Post 78 – The Process of Elimination

When I started this blog, I wanted to write about all the wonderful recipes and foods in the world that I loved to cook and eat. Erin Eating Everything was supposed to mean that nothing was off-limits and that my followers would enjoy reading about a variety of delicious and often healthy recipes. Lately though I have felt restricted in what I eat and therefore in what I cook due to my digestive issues caused by my acid reflux/GERD. In reality I am probably eating much healthier now than I did before by eliminating sugar, which is a major cause of inflammation. It has been frustrating and upsetting, but I have taken my health more seriously lately and decided to do everything I can to feel the best that I can. I thank you all for continuing to follow along with me throughout this journey and I promise to still give you delicious recipes along the way!

Today is day 9 of my Elimination Diet (ED). I know what you’re thinking. I know that diet often has the connotation of crazy fad food regimes where you eat 600 calories a day and starve yourself to lose weight, but that is not the case for me. I have started the ED with the guidance of a doctor and nutritionist in an effort to get off reflux medications, improve my health (since my symptoms have not gone away despite avoiding supposed trigger foods), and feel better. As the name suggests, I have eliminated all potential (most common) allergens and will reintroduce them one at a time to test for which ones may be the culprits. It requires patience, planning, and persistence and of course it helps to have your support.

Rather than focus on the negative (what I can’t eat) I want to focus on the positive and share with you all of the delicious things I CAN eat.


Like my coconut curry chicken with rice that I shared with you last post – full of flavor and a feast for the eyes as well!

I also enjoyed salmon that I topped with fresh ginger, cilantro, and sesame oil with roasted asparagus and sweet potatoes on the side.


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And for few days this week we savored oven-roasted pork chops (recipe follows)photo 3(21)

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First I brined the chops in a salt-water solution for an hour, then I pan-seared them and finished them in the oven. They were moist, flavorful, and delicious. Brining them helps to keep them moist and inject a little bit of flavor with the salt. The recipe is not entirely hands-off, but it is well worth it if you don’t want a dry pork chop. I hope you give it a try!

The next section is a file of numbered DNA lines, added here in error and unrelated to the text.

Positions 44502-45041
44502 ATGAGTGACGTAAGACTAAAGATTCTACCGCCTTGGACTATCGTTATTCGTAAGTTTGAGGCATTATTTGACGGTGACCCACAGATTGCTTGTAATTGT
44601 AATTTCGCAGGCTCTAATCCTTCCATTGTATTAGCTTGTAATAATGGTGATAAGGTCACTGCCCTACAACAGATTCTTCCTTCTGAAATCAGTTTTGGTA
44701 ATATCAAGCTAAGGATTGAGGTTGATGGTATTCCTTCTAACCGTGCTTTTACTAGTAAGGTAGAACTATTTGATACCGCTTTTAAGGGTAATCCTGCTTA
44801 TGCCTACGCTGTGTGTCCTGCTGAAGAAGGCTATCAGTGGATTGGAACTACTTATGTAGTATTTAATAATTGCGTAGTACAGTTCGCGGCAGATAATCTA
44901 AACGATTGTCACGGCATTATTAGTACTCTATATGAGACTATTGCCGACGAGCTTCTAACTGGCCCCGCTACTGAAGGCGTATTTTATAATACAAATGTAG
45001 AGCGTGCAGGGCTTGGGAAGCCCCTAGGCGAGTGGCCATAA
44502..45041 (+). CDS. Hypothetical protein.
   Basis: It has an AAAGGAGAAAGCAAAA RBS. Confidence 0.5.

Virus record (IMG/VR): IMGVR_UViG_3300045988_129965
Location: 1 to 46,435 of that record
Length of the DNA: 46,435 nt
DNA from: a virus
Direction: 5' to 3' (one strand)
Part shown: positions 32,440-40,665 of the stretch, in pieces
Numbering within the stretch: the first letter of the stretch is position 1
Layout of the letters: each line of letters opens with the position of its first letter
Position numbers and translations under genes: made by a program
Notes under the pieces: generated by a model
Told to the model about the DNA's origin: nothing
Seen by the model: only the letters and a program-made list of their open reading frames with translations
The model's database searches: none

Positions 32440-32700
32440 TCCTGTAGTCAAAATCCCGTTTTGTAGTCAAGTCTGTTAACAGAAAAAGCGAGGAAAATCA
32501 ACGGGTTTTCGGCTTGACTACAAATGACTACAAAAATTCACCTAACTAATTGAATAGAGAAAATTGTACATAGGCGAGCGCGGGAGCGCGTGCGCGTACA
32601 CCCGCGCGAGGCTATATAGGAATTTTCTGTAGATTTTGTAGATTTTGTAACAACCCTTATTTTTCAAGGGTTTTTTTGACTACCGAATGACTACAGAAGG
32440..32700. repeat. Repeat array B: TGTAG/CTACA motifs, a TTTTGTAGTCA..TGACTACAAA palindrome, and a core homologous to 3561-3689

In other news, spring has sprung here in Boston and I am taking advantage as much as possible of the warmer weather, longer days (notice the wonderful natural lighting for my dinner!) and sunshine. I’ve been biking to work most days and playing frisbee with a spring hat league, which are both great ways to get out. I hope you are enjoying the spring weather as well.


Oven-Roasted Pork Chops

inspired by America’s Test Kitchen and The Kitchn

4 center-cut pork chops (I used boneless but bone-in works too)

spice rub mix of your choice


sugar (optional)

olive oil


Prepare your brine by dissolving 3 Tablespoons of Kosher salt in 6 cups of cold water in a large bowl (optional to also add 3 Tablespoons of sugar to the brine). Add your pork chops, cover, and refrigerate for an hour.

When ready to cook, preheat your oven to 400 degrees. Remove pork chops from the brine and discard liquid. Pat each chop dry and rub on both sides with your favorite spice rub. I used (an unmeasured mixture of) salt, black pepper, and paprika. Heat a large oven-safe skillet (cast iron works well) over medium high heat and add a light coating of olive oil. Swirl to evenly distribute in the pan. When the pan is hot, add your pork chops carefully so as not to splatter yourself with hot oil. You should hear a fairly loud sizzle when they hit the oil. If not, your pan is not hot enough. Sear for 3 minutes on the one side, until the pork chop is well browned on the underside. Flip your pork and immediately transfer the pan to the hot oven (don’t forget to turn off your burner). Cook for 6 to 10 minutes (depending on thickness of the chops) or until a thermometer reads 145 degrees in the thickest part of the meat (or longer if you are worried about under cooking your meat, though see this link for more information). Remove the chops from the pan and put on a plate, cover with foil, and allow to rest for 3-5 minutes. This step is very important if you want to keep your pork juicy!

Serve with your favorite sides. Enjoy!




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